This afternoon at Smith College (short notice, I know), the Johannes String Quartet, along with John Dalley and Peter Wiley from the Guarneri Quartet will perform works by Esa-Pekka Salonen, Felix Mendelssohn and Johannes Brahms. The concert, co-presented by Music In Deerfield, starts at 4:00, preceded by “Concert Conversations” at 3:00, and will take place at Sweeney Concert Hall, Sage Hall, Smith College, Northampton. Tickets will be available at the door. Click here for further information.
Here’s what I wrote for the program booklet:
Elsewhere in today’s printed program, you’ll find information about the first work on today’s concert, Esa-Pekka Salonen’s “Homunculus.” To say the least, Salonen has an unusual and colorful explanation for his music, one which would no doubt effect how you hear the work if you read the program note first. But don’t start reading it yet. I’ll explain why later.
So how about today’s other works, by Mendelssohn and Brahms? How are they to be explained?
They can’t be, really. Sure, we know a few salient fact about them, such as that Felix Mendelssohn composed his Quartet in F Minor as an homage to his sister Fanny Mendelssohn-Hensel (also a talented composer), to whom he was extraordinary close. And that it was to be Mendelssohn’s last major work, his own life to end prematurely in the year of the quartet’s composition, 1847. About the Brahms, other than its dates (1864-65), there’s even less to know. So, to rephrase the question, how are these works to be heard?
As music, that’s how. Among Romantic composers, Mendelssohn and Brahms were the foremost exponents of “absolute” music – must that tells no story, paints no picture, isn’t about anything. While the other, more descriptive kind, usually called “program” music, is fun, “absolute” music represents the greatest tradition of classical instrumental composition. Even “program” works (e.g., today’s Salonen) have to stand by themselves, not depending on their story, if they are to have any staying power.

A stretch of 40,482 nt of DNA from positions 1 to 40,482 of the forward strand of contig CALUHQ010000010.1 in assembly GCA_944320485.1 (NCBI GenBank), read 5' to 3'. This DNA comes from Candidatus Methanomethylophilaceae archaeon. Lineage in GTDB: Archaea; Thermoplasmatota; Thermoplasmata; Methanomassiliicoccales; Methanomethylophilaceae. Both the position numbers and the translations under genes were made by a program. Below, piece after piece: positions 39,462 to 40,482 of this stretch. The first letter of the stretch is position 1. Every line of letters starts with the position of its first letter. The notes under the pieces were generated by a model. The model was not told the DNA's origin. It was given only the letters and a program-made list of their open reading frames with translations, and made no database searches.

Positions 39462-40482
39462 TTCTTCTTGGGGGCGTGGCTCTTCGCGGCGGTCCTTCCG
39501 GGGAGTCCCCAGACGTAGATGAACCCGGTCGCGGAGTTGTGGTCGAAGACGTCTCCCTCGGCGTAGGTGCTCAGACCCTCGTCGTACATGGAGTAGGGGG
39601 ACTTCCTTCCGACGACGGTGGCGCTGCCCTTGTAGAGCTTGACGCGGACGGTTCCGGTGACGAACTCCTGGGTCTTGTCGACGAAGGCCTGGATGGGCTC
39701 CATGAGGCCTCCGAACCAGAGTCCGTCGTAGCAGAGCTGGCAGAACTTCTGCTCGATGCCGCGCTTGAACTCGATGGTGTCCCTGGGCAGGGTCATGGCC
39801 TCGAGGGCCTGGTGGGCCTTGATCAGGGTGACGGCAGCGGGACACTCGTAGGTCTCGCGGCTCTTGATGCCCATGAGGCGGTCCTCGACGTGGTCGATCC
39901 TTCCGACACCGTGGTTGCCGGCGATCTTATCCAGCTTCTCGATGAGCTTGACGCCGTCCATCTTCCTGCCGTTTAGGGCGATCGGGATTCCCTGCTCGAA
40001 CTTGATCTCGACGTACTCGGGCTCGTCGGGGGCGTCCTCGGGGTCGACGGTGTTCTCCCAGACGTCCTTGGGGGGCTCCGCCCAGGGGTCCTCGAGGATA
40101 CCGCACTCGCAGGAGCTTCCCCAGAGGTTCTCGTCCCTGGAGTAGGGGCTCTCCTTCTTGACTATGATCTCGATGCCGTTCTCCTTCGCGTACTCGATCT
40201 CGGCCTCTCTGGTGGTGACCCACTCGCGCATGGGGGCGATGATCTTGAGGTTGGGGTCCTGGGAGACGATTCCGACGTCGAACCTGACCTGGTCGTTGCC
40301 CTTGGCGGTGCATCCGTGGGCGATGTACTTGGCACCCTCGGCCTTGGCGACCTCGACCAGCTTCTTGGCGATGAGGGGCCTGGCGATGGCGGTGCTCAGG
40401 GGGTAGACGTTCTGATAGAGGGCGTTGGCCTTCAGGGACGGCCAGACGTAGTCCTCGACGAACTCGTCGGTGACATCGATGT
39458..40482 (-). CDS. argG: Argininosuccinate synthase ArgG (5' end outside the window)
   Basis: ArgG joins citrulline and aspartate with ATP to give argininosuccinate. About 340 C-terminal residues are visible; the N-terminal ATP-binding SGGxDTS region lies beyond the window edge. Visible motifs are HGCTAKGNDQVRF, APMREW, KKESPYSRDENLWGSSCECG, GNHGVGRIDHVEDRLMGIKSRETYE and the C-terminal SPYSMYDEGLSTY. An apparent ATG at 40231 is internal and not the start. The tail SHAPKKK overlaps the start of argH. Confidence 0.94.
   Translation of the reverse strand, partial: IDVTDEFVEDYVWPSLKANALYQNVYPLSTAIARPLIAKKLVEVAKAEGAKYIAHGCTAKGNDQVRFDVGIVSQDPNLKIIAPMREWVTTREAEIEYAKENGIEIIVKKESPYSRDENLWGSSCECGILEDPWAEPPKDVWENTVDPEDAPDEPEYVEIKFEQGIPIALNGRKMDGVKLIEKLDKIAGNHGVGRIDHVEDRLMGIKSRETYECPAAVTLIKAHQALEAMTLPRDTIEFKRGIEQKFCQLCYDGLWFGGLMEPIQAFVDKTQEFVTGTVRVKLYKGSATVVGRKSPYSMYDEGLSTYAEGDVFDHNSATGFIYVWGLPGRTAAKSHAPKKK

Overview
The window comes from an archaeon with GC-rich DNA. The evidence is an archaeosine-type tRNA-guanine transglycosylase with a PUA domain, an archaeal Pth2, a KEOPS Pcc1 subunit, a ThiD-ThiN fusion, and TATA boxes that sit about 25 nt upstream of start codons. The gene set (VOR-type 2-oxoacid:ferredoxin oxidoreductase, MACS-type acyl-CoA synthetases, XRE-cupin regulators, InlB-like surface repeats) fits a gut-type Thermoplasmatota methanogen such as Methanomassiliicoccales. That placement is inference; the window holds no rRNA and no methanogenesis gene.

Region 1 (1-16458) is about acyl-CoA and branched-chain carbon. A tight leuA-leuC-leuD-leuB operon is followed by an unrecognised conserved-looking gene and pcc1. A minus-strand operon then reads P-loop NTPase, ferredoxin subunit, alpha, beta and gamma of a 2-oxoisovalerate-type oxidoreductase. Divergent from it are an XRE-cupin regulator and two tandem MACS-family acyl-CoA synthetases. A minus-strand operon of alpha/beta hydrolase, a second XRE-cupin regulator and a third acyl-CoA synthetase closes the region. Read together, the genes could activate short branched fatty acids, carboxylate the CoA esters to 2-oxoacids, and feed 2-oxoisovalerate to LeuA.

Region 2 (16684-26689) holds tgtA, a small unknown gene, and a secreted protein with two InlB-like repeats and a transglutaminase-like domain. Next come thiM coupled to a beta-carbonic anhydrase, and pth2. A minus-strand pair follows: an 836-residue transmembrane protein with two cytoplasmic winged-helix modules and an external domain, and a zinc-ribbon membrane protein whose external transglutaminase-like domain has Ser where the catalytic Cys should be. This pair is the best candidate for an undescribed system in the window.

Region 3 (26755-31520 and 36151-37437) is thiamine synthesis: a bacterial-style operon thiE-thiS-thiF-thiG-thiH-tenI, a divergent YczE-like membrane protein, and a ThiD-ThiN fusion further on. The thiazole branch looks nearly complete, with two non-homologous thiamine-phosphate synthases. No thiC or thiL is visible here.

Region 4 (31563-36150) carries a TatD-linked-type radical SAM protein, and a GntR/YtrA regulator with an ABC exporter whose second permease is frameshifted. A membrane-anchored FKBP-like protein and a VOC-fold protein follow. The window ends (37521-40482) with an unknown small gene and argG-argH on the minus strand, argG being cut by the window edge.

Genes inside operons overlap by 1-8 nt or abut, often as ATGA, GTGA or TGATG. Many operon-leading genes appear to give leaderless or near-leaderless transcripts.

Let me then suggest an alternate method of hearing “Homunculus,” one which of course you can select or reject as you prefer. Try hearing it first, before reading Salonen’s program note. Then, after it’s done, go ahead and read up. You might find that this way, you’ll be more absorbed in the music and less distracted by the story.
P.S. Here’s Salonen’s note on his work:
I wanted to compose a piece that would be very compact in form and duration, but still contain many different characters and textures. In other words, a little piece that behaves like a big piece.
I have long been fascinated (and amused) by the arcane spermists’ theory, who held the belief that the sperm was in fact a “little man” (homunculus) that was placed inside a woman for growth into a child. This seemed to them to neatly explain many of the mysteries of conception. It was later pointed out that if the sperm was a homunculus, identical in all but size to an adult, then the homunculus may have sperm of its own. This led to a reductio ad absurdum, with an endless chain of homunculi. This was not necessarily considered by spermists a fatal objection however, as it neatly explained how it was that “in Adam” all had sinned: the whole of humanity was already contained in his loins.
I decided to call my piece Homunculus despite the obvious weaknesses of the spermists’ thinking, as I find the idea of a perfect little man strangely moving.